From: Andrea Torsello (torsello_at_[hidden])
Date: 2004-04-16 11:09:19
David Abrahams wrote:
> "Andrea Torsello" <torsello_at_[hidden]> writes:
>> Hi, I have been investigating move semantics and think that I came up
>> with a solution that is strongly influenced by both David Abrahams' move
>> approach and Andrei Alexandrescu's mojo, but solves some of the problems
>> I have encountered with them.
>> The basic idea is to use the explicit keyword to force the compiler to
>> the X(X const &) constructor only in two cases.
>> 1) When explicitly copying a const object i.e.
>> X const x;
>> X y(x); //use explicit copy constructor
> Not when passing a non-const lvalue?
> X x;
> X y(x); // implicitly uses a move ctor?? That's highly undesirable!
Actually, as described in a folowup, the approach works only with copy
initialization, not with direct initialization. Direct initialization
always uses the X(X const&) copy constructor. Not a major drawback in my
use-cases, but your milage may vary.
When using the copy initialization
the X(X&) constructoor is used.
>> 2) When passing by const ref
>> void f(X const &);
>> X makeX();
>> void foo()
>> f(makeX()); //use explicit copy constructor
>> In all other cases the other constructor take precedence.
> Which "other constructor"?
Should have been other constructorS.
i.e. X(X&) for non-const lvalues, X(X::constant) for constants and
X(X::temporary) for non-const rvalues.
>> Note that the template trick David Abrahams uses in his move
>> approach would lead to an error on a conforming compiler when
>> confronted with case #2 (unless more recent versions corrected
> I'm not sure what you mean, but AFAICT case #2 is handled just fine by
> conforming compilers. Did you read
> It's a question of interpretation of a particular clause of the
Not sure about the standard's wording, but Comeau in strict mode fails to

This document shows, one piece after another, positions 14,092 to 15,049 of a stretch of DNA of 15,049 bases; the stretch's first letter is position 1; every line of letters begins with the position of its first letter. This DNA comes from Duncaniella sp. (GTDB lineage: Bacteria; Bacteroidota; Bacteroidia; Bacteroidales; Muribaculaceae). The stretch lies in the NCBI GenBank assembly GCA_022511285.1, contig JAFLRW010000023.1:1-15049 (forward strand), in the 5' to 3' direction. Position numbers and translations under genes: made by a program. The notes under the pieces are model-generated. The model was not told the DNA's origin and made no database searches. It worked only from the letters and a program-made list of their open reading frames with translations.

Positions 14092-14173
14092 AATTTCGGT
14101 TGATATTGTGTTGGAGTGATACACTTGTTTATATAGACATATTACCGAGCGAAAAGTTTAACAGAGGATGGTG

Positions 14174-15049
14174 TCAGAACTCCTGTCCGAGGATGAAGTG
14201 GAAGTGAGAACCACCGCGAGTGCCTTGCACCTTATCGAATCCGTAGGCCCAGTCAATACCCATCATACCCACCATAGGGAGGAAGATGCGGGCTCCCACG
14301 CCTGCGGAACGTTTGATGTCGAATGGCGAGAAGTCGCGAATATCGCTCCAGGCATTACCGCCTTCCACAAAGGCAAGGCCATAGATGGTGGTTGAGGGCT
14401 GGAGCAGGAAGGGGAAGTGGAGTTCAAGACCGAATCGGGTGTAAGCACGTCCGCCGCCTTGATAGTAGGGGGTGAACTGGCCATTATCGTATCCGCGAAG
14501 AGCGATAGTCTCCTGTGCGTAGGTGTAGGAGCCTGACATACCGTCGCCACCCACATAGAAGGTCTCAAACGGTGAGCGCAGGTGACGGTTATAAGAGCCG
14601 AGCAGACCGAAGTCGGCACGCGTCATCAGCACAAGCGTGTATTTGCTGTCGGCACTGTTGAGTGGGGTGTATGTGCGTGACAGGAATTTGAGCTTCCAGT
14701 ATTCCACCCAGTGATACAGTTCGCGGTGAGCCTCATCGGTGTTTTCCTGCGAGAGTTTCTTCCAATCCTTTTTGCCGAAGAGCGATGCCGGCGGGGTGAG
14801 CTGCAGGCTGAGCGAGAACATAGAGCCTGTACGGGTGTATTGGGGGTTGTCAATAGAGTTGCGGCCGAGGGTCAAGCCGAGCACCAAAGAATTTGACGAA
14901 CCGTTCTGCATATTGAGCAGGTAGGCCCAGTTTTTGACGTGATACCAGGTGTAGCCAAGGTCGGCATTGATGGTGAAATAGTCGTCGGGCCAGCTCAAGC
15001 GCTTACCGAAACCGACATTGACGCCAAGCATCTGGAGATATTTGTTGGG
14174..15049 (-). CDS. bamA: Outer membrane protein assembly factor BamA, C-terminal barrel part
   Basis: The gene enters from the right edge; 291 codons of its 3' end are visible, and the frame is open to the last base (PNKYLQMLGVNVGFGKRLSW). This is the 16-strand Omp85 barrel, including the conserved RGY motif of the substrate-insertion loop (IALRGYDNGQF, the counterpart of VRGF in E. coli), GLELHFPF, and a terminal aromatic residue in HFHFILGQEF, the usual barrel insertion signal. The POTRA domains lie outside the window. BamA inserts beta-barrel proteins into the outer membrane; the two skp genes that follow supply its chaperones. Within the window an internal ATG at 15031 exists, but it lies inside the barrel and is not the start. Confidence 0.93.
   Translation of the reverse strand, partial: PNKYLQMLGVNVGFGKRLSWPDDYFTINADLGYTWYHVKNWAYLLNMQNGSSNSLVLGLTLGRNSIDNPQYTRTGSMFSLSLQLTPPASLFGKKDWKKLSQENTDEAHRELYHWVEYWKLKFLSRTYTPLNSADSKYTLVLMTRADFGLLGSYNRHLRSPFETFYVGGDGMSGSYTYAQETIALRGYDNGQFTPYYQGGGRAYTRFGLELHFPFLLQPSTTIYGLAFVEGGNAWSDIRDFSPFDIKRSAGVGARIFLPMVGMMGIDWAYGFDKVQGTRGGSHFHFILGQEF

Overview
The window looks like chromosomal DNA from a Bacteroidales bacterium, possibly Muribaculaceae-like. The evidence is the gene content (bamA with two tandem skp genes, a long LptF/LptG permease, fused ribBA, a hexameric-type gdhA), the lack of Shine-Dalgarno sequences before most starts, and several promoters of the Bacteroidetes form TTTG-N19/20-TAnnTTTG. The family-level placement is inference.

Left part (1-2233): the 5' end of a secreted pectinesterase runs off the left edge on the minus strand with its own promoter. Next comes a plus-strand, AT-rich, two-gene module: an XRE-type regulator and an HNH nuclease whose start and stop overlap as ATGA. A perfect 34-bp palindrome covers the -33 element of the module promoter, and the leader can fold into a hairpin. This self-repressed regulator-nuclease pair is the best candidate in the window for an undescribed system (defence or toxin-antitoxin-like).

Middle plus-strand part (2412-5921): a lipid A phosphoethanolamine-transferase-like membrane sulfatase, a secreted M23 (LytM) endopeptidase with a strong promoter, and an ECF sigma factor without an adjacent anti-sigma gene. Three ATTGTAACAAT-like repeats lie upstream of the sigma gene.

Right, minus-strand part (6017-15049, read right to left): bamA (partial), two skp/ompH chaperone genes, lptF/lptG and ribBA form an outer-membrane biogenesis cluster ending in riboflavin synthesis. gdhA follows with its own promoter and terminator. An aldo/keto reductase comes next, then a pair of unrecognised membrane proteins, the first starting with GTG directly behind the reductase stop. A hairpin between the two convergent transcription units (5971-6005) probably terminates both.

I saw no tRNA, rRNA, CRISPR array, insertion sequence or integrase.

compile the test you provided on this list some time ago.
Furthermore in the text of that test you added a comment after test 10, and
"// This one fails in Comeau's strict mode due to 12.2/1. GCC 3.3.1 passes
Finally the need for X(X const &) to pass a temporary by const ref was the
reason that forced Alexandrescu to add the special return type to mojo.
>> I chose to keep the temporary and constant subtypes from mojo because
>> they allow me to discriminate between const values, non-const rvalues and
>> non-const rvalues.
> const and non-const rvalues are pretty much interchangeable, since the
> compiler can turn the former into the latter. If they weren't
> interchangeable, I don't see any reason you'd want to treat a const
> rvalue differently from a const lvalue.
>> The lack of this capability was the major problem I had with David
>> Abrahams' move.
Passing by value is fine if you always move from temporaries and copy from
non-temporaries: you pass by value and move from the passed object. If,
like in the case of my vector-like container, you don't want to change the
backing store unless you have to, the pass-by-value-and-move approach is
> My solution allows discrimination between temporaries and
It certainly does on copying, but does it allow to pick different overloaded
functions when passing a temporary and a non-temporary? The code snipped
you sent on the quoted message doesn't appear to allow it, but as I said, I
am not sure about newer versions.
>> My solution fullfills almost all the requirements I had:
>> 1) passing by value moves non-const rvalues and copies everithing else.
>> 2) its is transparent to the user of the class.
>> Alexandrescu's Mojo fails this because of the special return type,
>> Abrahams' move fails it because of the pass-by-const-ref problem
>> described above.
> Please describe the problem in more detail.
>> 3) it allows to discriminate between constants, non-const lvalues, and
>> non-const rvalues.
>> Alexandrescu's Mojo allows it, while Abrahams' move does not.
> Why is that an advantage?
I Hope I explained the points clearly enough, but please contact me if you
have any doubt criticism or enquiry. I value all the feedback you can
Thanks a lot
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